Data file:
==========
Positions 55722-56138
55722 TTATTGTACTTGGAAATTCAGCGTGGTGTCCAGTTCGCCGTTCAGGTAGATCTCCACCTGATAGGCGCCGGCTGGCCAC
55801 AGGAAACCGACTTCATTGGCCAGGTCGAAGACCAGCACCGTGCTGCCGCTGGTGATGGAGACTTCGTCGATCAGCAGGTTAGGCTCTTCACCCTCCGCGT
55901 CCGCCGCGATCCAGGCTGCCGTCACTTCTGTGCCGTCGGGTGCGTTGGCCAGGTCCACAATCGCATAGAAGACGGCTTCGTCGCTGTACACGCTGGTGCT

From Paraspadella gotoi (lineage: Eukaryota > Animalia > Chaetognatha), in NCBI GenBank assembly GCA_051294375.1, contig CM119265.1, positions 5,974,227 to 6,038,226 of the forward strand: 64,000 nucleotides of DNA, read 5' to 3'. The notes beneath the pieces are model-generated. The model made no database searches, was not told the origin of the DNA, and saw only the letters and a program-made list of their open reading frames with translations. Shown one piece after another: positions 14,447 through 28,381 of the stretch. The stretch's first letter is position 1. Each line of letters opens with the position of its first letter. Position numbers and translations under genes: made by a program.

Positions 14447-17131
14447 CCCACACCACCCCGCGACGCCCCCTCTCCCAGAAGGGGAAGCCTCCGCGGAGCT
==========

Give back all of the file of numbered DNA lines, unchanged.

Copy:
Positions 55722-56138
55722 TTATTGTACTTGGAAATTCAGCGTGGTGTCCAGTTCGCCGTTCAGGTAGATCTCCACCTGATAGGCGCCGGCTGGCCAC
55801 AGGAAACCGACTTCATTGGCCAGGTCGAAGACCAGCACCGTGCTGCCGCTGGTGATGGAGACTTCGTCGATCAGCAGGTTAGGCTCTTCACCCTCCGCGT
55901 CCGCCGCGATCCAGGCTGCCGTCACTTCTGTGCCGTCGGGTGCGTTGGCCAGGTCCACAATCGCATAGAAGACGGCTTCGTCGCTGTACACGCTGGTGCT

From Paraspadella gotoi (lineage: Eukaryota > Animalia > Chaetognatha), in NCBI GenBank assembly GCA_051294375.1, contig CM119265.1, positions 5,974,227 to 6,038,226 of the forward strand: 64,000 nucleotides of DNA, read 5' to 3'. The notes beneath the pieces are model-generated. The model made no database searches, was not told the origin of the DNA, and saw only the letters and a program-made list of their open reading frames with translations. Shown one piece after another: positions 14,447 through 28,381 of the stretch. The stretch's first letter is position 1. Each line of letters opens with the position of its first letter. Position numbers and translations under genes: made by a program.

Positions 14447-17131
14447 CCCACACCACCCCGCGACGCCCCCTCTCCCAGAAGGGGAAGCCTCCGCGGAGCT